Old Age and Modernity: Older People as Outsider Figures in 19th Century Literature
June 21, 2022, 18:00 (CET)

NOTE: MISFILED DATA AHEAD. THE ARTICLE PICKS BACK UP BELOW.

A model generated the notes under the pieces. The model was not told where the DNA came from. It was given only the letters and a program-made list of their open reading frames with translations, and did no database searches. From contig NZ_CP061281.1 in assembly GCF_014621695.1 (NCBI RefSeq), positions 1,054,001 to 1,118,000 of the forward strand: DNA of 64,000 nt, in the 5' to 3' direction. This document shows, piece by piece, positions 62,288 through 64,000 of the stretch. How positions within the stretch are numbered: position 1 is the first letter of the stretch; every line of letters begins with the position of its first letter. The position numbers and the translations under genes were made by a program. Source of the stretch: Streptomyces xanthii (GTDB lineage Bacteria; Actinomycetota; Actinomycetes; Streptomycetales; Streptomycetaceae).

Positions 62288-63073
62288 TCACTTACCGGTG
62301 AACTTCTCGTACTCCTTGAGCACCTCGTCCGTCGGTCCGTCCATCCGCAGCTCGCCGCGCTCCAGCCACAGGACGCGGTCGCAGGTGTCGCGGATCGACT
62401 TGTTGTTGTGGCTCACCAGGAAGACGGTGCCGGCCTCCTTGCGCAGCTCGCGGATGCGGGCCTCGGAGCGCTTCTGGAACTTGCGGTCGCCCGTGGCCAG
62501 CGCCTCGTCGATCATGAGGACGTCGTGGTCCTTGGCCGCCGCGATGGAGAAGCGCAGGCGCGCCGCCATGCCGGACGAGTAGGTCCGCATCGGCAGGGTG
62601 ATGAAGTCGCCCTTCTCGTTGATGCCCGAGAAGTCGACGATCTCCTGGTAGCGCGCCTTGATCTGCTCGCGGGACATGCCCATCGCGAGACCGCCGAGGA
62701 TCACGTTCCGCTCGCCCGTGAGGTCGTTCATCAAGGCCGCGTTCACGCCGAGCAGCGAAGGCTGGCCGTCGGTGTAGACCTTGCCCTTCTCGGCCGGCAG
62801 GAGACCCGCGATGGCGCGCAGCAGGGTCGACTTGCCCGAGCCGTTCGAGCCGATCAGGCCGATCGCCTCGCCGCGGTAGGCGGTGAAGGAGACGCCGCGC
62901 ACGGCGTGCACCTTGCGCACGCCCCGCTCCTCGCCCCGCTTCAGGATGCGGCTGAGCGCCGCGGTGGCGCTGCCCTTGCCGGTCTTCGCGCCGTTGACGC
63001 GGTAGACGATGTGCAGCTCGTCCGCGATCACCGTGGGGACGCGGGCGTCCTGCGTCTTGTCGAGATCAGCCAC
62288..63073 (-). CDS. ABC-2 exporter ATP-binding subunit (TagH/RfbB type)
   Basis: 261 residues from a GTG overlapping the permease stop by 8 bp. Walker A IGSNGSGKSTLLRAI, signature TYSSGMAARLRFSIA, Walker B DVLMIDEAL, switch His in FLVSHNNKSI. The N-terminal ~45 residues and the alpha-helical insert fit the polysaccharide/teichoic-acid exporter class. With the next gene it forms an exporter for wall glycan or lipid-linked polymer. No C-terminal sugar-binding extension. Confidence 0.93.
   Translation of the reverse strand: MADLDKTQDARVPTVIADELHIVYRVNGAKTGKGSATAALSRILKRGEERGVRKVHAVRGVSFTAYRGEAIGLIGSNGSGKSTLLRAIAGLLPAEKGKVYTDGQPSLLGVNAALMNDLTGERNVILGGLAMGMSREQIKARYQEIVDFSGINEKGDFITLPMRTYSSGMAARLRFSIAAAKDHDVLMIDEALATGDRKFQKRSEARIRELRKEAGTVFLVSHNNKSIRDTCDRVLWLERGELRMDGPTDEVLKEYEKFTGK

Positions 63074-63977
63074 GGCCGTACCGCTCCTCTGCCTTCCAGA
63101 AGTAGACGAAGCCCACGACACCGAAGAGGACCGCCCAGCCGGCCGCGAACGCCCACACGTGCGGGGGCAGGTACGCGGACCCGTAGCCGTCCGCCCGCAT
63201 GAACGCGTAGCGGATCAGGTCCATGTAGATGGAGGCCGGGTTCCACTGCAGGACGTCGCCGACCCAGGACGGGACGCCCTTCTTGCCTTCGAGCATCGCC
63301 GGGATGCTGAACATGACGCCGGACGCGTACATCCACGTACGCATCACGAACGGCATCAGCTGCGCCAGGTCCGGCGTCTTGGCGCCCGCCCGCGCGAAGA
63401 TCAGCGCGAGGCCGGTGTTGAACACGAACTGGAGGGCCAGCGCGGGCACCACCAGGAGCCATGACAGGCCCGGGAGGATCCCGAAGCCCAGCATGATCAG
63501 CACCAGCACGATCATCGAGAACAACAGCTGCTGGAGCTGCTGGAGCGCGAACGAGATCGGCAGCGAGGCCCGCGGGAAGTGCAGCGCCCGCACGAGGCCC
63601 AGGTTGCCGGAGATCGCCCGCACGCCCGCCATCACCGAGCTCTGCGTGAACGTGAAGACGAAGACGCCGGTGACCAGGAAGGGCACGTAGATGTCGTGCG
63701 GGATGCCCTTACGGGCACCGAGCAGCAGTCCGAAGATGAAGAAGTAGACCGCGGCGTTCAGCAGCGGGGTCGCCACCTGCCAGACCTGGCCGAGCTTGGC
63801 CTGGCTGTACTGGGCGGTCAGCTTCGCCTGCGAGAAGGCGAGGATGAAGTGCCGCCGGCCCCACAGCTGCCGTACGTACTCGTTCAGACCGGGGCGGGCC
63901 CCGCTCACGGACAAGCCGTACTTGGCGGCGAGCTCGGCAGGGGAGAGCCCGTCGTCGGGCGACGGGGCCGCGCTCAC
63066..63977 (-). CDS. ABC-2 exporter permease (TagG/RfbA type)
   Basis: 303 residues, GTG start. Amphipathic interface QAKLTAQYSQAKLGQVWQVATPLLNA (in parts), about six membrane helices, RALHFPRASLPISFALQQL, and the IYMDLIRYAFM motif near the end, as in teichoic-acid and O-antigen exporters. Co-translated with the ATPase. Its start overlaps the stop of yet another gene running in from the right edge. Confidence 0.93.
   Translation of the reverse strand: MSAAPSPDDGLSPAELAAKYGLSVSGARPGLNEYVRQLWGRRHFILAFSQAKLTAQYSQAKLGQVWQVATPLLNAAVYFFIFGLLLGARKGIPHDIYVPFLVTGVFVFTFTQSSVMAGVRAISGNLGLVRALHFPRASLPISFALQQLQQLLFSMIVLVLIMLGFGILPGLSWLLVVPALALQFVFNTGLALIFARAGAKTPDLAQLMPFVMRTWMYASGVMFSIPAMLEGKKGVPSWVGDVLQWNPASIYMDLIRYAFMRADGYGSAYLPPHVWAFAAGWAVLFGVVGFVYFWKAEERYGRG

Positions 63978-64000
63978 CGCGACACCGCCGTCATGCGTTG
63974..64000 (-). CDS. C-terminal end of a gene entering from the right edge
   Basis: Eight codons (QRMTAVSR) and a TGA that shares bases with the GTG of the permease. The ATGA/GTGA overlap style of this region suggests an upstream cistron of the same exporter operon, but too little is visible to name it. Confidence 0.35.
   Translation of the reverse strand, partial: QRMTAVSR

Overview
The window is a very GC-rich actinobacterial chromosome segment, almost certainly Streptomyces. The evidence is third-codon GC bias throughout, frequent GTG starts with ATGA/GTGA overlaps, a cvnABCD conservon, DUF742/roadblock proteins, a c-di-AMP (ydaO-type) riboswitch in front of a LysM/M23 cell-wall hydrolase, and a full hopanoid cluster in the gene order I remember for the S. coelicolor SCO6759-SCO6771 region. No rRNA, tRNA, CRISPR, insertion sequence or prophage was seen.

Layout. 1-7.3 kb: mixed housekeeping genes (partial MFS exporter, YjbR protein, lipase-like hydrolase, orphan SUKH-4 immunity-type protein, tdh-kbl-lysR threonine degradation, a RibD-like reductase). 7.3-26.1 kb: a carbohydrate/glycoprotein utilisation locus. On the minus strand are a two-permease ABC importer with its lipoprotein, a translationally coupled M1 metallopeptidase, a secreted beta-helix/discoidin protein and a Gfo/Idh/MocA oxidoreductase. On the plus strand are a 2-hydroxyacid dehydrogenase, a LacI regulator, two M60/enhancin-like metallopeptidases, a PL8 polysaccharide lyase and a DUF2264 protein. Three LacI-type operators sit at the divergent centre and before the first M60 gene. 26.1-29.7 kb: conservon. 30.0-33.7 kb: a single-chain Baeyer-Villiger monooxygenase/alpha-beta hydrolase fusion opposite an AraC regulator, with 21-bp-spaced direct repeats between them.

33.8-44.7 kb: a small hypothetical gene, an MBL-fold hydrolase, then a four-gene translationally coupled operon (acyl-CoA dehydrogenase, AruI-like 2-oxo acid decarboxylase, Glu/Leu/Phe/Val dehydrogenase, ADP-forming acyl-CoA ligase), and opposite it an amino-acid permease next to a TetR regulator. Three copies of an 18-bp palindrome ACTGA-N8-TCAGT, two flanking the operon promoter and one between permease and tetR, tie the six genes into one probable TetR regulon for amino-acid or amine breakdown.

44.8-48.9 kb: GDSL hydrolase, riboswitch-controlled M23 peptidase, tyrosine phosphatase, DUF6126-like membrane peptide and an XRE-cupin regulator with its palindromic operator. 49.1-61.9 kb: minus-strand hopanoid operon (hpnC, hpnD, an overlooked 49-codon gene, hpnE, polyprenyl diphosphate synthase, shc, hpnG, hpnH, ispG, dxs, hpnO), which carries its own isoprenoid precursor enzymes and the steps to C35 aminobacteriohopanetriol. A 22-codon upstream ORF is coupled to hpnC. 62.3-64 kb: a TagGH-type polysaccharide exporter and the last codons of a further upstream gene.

The acceleration of change since the early 19th century, the fact that everything ‘old’ (political systems, values, norms, customs, fashions) appears to be replaced by something ‘new’, is probably a contributory factor to a cult of youth and the marginalization of older people. This paper focuses on figures of oldness representative of ‘modernity’, i.e. referring to what contemporary authors understood as the ‘spirit of the age’ as well as to manifestations of a long-term cultural narrative whose driving forces continue to affect the present. Terms like ‘revolution’, ‘progress’, or ‘modernity’ point to profound transformations in society and everyday life, with special consequence for the sense of living in time and the status of older people. These terms have also inspired counter-narratives of alternative existences with other experiences of time on the outsides of standard life, where we often find old age. The examples, taken from Western literature, gravitate around France, Paris being in Benjamin’s view, “the capital of modernity”.